The Minister in Costa Rica (Sack) to the Secretary of State
[Received 12:55 p.m.]
16. Referring to Department’s telegram No. 10, February 19, 7 p.m., it is my interpretation of article No. XVI of the general provisions of the trade agreement that under its terms, article No. III of the Treaty of Friendship and Commerce of July 10th, 1851,5 would continue in force and this would have the effect of providing unconditional most-favored-nation treatment to citizens of the United States “in matters of commerce and navigation”. This, I understand, is the viewpoint of the Minister for Foreign Affairs. I feel, therefore, that he may interpret your telegram as countenancing discrimination against American shipping companies in violation of the terms of article No. III of the existing treaty. If, however, he should interpret your telegram as rejecting his proposal then he will naturally inquire as to future attitude of the United States in assisting his Government in an effort to obtain relief from alleged discriminatory freight rates.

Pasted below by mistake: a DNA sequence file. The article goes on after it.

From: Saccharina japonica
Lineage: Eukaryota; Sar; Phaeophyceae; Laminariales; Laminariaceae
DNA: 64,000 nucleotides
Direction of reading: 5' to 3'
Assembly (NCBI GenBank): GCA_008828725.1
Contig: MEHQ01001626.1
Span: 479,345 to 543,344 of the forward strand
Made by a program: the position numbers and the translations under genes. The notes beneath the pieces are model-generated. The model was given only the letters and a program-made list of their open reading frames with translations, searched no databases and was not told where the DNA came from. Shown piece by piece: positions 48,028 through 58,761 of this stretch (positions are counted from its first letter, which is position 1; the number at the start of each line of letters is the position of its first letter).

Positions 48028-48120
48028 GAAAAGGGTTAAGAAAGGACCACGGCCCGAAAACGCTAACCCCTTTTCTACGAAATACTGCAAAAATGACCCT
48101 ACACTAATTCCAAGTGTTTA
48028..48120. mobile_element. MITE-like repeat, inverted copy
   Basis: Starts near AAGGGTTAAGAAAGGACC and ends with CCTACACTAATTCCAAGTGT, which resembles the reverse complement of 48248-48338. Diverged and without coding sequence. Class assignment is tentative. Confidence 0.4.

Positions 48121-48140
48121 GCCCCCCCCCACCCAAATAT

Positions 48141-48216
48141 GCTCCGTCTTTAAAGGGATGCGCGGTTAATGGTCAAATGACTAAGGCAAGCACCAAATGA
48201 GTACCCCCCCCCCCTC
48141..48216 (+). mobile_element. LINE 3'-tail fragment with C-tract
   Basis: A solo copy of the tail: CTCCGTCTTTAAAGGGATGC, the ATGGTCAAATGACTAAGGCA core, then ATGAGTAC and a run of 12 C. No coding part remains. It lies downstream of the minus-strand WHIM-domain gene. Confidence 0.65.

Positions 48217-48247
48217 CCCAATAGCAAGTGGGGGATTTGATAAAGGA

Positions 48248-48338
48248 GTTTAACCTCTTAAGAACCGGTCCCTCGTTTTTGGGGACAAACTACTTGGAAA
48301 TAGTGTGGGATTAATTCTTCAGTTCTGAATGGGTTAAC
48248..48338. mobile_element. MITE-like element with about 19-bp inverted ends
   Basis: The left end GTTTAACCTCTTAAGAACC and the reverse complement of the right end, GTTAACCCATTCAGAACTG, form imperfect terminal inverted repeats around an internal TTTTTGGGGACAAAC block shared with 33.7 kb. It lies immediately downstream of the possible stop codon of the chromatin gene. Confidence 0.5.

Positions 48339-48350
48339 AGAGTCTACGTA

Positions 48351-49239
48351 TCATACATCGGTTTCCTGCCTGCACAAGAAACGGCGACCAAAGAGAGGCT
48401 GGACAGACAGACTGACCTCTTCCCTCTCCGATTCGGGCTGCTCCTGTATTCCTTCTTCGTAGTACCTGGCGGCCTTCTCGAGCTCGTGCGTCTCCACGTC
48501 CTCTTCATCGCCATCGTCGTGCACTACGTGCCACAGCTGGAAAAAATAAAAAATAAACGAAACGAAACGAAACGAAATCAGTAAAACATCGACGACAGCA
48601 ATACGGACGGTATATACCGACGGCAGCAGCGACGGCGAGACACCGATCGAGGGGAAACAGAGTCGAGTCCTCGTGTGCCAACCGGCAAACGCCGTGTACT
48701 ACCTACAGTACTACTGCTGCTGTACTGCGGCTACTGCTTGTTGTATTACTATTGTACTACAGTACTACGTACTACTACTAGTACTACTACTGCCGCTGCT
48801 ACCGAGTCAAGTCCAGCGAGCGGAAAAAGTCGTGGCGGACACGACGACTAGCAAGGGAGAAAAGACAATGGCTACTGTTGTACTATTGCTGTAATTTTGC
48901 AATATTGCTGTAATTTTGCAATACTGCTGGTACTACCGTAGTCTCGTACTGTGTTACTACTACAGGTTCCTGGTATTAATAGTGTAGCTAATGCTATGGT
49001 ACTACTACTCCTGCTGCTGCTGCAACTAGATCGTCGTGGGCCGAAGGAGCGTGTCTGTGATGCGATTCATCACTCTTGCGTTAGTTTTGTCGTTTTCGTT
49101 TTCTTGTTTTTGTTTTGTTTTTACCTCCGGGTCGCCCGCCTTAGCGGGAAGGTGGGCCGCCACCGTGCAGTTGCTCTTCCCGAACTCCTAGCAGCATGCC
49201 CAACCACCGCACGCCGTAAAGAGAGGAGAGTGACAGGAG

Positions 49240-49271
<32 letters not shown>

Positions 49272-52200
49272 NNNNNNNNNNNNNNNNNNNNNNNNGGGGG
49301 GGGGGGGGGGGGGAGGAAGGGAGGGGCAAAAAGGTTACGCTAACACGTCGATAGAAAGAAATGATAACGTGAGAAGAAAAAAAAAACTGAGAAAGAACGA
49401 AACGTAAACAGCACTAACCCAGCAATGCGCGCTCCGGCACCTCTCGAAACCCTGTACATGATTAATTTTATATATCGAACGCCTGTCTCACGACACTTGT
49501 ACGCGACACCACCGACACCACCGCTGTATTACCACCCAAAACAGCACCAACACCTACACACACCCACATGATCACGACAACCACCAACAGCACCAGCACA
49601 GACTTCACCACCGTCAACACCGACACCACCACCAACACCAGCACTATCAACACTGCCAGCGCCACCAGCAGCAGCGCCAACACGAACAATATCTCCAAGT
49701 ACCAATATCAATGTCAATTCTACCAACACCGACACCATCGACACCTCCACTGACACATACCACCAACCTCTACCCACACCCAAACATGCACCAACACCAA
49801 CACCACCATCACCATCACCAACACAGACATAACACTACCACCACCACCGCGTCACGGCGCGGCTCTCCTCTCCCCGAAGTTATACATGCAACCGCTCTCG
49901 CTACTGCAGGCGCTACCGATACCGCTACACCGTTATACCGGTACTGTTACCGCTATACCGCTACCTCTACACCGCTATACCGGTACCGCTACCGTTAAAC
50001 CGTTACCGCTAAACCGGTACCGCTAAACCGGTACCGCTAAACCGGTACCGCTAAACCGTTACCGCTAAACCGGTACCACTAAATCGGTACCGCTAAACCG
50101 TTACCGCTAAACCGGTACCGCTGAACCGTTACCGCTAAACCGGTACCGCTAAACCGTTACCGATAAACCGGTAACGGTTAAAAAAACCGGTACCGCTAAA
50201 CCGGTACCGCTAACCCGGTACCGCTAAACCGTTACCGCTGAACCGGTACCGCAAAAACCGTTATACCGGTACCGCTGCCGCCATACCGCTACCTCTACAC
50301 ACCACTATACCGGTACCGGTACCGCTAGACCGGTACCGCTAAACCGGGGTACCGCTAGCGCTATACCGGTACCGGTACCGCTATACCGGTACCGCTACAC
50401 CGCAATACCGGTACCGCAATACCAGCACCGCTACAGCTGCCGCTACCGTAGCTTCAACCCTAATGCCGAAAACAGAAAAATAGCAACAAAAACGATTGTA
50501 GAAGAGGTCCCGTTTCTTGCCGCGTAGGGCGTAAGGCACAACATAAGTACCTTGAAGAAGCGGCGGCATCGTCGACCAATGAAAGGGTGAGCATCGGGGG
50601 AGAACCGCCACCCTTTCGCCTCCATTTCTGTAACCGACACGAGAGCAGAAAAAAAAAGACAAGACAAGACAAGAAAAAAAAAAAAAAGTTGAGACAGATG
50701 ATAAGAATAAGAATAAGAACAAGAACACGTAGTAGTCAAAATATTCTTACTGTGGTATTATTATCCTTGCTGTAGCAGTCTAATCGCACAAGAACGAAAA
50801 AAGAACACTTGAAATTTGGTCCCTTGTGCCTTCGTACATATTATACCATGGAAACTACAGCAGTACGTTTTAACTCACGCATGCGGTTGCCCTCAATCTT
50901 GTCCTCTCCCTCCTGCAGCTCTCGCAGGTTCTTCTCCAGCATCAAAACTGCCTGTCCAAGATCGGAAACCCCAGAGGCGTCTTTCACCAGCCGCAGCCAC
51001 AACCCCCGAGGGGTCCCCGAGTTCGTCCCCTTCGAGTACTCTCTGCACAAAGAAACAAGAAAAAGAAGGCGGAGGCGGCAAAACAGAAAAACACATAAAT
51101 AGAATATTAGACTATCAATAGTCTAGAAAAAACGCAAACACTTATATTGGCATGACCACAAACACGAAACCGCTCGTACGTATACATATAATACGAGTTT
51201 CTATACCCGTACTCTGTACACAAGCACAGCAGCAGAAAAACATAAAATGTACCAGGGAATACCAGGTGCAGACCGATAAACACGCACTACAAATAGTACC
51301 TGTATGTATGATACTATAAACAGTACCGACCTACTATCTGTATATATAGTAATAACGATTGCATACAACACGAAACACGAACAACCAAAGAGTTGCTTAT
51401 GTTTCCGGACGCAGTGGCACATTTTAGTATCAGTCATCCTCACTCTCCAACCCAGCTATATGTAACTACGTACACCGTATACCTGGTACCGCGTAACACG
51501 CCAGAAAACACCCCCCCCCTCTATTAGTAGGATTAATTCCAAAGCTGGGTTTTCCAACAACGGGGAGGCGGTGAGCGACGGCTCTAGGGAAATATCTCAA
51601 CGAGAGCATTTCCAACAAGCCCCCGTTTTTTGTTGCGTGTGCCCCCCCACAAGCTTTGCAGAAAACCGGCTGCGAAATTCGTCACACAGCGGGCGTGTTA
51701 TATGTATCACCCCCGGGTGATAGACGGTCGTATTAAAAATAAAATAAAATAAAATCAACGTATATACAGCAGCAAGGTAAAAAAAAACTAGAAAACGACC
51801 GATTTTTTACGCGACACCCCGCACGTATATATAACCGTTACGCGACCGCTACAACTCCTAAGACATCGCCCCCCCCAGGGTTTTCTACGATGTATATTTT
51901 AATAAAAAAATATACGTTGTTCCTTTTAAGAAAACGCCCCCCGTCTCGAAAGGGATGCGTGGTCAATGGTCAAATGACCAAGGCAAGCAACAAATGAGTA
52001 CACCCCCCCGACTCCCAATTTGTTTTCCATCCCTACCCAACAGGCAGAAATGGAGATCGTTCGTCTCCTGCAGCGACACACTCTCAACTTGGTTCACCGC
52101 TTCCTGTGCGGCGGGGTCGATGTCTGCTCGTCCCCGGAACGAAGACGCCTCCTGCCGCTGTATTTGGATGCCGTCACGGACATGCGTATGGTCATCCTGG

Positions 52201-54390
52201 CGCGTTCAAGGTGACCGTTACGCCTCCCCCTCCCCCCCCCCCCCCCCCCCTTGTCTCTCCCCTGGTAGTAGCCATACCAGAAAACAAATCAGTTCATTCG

If this is the intention of the Department’s instruction, may I refer then to second sentence, paragraph 2 of my telegram No. 15, February 14 and also to my informal suggestions as reported in despatch No. 1013 of February 4? We feel that this Government will want some sort of promise of cooperation from the United States respecting clarification of these points before I inform Minister of Foreign Affairs of Department’s telegram No. 10.
- Hunter Miller (ed.), Treaties and Other International Acts of the United States of America, vol. 5, p. 985.↩